Sacramento Digs Gardening logo
Sacramento Digs Gardening Article
Your resource for Sacramento-area gardening news, tips and events

Articles Recipe Index Keyword Index Calendar Twitter Facebook Instagram About Us Contact Us

Blueberries pack this homey dessert

Slice of blueberry coffeecake
Blueberry buckle is chock full of juicy fruit. (Photos: Debbie Arrington)

Recipe: Blueberry buckle has a touch of sour cream

Blueberries in colander
Our blueberry season is ending. It's a great time to
make a buckle.

Blueberry season is wrapping up now in California. The fact that there is even such a thing as a "California blueberry season" is thanks to modern hybridizing, which created blueberry varieties that require less chill to produce fruit.

Packed with antioxidants, blueberries rank among the healthiest foods you can grow. That's helped make blueberries best sellers in produce markets and farmstands.

As the popularity of blueberries soared, so did planting. That's increased availability, too.

How to enjoy all those late-season blueberries? This buckle is a twist on an old-fashioned favorite (the difference is sour cream). Basically a giant biscuit with the fruit baked inside, blueberry buckle belongs to the same family of homey coffee cakes and desserts as cobblers, betties and crisps -- all with evocative names. Most of then have a crumbly topping, too.

How do blueberries "buckle"? As it cooks, the fresh blueberries turn into ooey, gooey, juicy filling, encased by sugary biscuit. Fruit packs this easy comfort food -- no ice cream or whipped cream necessary.

Chopped peaches, apples or pears may be substituted for the blueberries.

Pan with blueberry batter
This homey dessert goes together quickly.
Don't forget the sugary topping!
Blueberry buckle

Makes 9 servings


1/4 cup shortening
3/4 cup sugar
1 egg
2 cups all-purpose flour
2 teaspoons baking powder
1/4 teaspoon salt
1/2 cup sour cream
1/4 cup low-fat milk
2 cups blueberries

For topping;
2/3 cup sugar
1/2 cup all-purpose flour
1 teaspoon cinnamon
1/3 cup butter


Preheat oven to 375 degrees F.

Grease a 9-inch square baking dish; set aside.

In a large bowl, cream together shortening and 3/4 cup sugar. Beat egg and add to mixture.

Baked blueberry buckle
This buckle is fresh out of the oven. Let it cool for a bit.

Sift together 2 cups flour, baking powder and salt. Stir together sour cream and milk. Add flour mixture and sour cream mixture alternately to creamed mixture, beating well after each addition. Batter will be stiff. Gently fold in blueberries.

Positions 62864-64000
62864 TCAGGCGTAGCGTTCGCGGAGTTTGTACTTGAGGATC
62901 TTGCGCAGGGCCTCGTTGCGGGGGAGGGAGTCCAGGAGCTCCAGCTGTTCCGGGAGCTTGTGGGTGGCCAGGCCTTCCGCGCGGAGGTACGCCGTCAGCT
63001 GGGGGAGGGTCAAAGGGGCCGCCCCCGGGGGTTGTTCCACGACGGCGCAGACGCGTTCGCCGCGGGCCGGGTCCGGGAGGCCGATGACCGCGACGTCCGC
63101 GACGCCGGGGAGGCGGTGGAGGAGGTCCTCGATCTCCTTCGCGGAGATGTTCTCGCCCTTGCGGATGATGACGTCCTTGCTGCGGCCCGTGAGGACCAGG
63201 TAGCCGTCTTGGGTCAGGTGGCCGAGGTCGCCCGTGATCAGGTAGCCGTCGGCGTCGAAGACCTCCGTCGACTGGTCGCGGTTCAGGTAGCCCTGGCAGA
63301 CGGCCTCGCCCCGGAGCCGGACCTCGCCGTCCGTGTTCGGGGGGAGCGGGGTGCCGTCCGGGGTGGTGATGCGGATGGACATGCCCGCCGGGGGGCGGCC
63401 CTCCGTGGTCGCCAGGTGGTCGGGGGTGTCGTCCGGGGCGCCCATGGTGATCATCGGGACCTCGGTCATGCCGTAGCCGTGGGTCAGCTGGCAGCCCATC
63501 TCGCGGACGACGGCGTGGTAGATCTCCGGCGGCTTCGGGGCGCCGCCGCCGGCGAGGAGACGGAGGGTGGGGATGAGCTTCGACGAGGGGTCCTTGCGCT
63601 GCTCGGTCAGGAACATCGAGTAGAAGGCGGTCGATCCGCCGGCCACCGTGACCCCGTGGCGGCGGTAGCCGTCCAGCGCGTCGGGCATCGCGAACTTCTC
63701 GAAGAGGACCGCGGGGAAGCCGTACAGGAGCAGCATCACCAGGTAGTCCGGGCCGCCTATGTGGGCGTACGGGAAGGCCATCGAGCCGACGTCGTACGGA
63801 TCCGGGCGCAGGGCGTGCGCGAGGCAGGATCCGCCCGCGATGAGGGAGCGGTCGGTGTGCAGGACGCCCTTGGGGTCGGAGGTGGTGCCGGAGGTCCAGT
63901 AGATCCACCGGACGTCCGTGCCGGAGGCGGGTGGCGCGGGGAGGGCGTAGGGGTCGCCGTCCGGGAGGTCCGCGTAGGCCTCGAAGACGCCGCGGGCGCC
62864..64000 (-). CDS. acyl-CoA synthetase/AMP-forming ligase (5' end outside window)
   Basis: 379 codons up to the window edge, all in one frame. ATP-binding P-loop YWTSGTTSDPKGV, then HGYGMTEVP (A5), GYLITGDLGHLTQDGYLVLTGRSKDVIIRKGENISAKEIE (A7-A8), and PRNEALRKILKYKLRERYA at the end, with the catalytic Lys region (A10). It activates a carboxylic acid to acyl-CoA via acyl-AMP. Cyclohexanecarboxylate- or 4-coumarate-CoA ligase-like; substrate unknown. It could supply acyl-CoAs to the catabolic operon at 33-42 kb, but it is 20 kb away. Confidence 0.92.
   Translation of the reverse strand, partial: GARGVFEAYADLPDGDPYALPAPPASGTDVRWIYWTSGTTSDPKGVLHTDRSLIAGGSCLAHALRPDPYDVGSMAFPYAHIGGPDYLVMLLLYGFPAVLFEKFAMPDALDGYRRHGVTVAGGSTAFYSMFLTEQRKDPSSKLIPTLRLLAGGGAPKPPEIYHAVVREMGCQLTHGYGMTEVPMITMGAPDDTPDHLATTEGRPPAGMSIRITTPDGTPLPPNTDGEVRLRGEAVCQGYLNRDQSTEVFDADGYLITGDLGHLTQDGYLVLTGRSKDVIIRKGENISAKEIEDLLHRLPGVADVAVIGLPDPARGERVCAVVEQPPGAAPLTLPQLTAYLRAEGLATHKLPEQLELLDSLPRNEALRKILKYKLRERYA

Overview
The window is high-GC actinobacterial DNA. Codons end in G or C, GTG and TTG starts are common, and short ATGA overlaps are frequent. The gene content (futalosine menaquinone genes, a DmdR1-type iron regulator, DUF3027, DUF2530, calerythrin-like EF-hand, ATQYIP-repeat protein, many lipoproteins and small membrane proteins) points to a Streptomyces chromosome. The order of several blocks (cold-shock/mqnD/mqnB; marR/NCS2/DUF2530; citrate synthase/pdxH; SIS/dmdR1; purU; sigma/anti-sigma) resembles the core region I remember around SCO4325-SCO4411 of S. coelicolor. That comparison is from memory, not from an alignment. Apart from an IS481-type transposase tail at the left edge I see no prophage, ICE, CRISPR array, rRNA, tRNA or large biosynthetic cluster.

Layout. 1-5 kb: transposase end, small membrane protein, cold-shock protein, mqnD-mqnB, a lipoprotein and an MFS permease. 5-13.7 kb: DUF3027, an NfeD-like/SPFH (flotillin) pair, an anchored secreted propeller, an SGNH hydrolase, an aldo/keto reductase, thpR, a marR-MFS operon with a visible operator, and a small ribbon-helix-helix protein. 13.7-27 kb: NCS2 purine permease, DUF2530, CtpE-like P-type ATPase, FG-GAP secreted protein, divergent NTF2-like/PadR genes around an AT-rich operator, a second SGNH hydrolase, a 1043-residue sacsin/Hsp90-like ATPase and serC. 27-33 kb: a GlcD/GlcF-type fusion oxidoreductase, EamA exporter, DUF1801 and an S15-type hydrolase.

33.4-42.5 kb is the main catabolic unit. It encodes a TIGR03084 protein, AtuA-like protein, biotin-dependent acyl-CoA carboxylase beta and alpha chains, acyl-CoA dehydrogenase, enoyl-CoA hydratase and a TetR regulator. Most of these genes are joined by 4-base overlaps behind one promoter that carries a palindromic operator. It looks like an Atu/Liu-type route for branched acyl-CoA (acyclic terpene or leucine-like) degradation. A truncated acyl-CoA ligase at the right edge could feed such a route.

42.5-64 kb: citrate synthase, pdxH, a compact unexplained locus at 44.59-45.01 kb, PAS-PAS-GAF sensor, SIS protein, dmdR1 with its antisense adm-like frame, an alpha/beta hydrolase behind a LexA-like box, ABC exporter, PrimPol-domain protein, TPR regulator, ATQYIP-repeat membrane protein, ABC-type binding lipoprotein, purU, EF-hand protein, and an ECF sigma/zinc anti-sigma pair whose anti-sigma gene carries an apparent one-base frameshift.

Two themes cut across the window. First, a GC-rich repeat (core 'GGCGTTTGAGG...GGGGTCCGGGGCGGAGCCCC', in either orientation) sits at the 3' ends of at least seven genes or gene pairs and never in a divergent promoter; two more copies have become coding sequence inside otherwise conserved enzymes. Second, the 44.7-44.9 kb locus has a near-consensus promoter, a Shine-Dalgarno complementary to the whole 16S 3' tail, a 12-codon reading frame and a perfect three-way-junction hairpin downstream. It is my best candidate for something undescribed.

Spread batter into prepared baking dish.

Make topping: In a medium bowl, stir together 2/3 cup sugar, 1/2 cup flour and cinnamon. Cut butter into cubes, then cut butter into mixture until crumbly. Spread topping over blueberry mixture in baking dish.

Place dish on baking sheet to catch any overflow from fruit. Bake at 375 degrees in center of oven for about 40 to 45 minutes, or until topping is golden and a toothpick inserted near center comes out clean (at least batter-wise -- the blueberries will be juicy).

Let cool a few minutes before serving. Cut into nine 3-by-3-inch pieces.


0 comments have been posted.

Newsletter Subscription

Sacramento Digs Gardening to your inbox.

Local News

Ad for California Local

Dig In: Garden Checklist

For week of March 19:

Spring will start a bit soggy, but there’s still plenty to do between showers:

* Fertilize roses, annual flowers and berries as spring growth begins to appear.

* Watch out for aphids. Wash off plants with strong blast from the hose.

* Pull weeds now! Don’t let them get started. Take a hoe and whack them as soon as they sprout.

* Prepare summer vegetable beds. Spade in compost and other amendments.

* Prune and fertilize spring-flowering shrubs after bloom.

* Feed camellias at the end of their bloom cycle. Pick up browned and fallen flowers to fight blossom blight.

* Feed citrus trees as they start to blossom.

* Cut back and fertilize perennial herbs to encourage new growth.

* Seed and renovate the lawn (if you still have one). Feed cool-season grasses such as bent, blue, rye and fescue with a slow-release fertilizer. Check the irrigation system and perform maintenance. Make sure sprinkler heads are turned toward the lawn, not the sidewalk.

* In the vegetable garden, transplant lettuce and kale.

* Seed chard and beets directly into the ground.

* Plant summer bulbs, including gladiolus, tuberous begonias and callas. Also plant dahlia tubers.

* Shop for perennials. Many varieties are available in local nurseries and at plant events. They can be transplanted now while the weather remains relatively cool.

Contact Us

Send us a gardening question, a post suggestion or information about an upcoming event.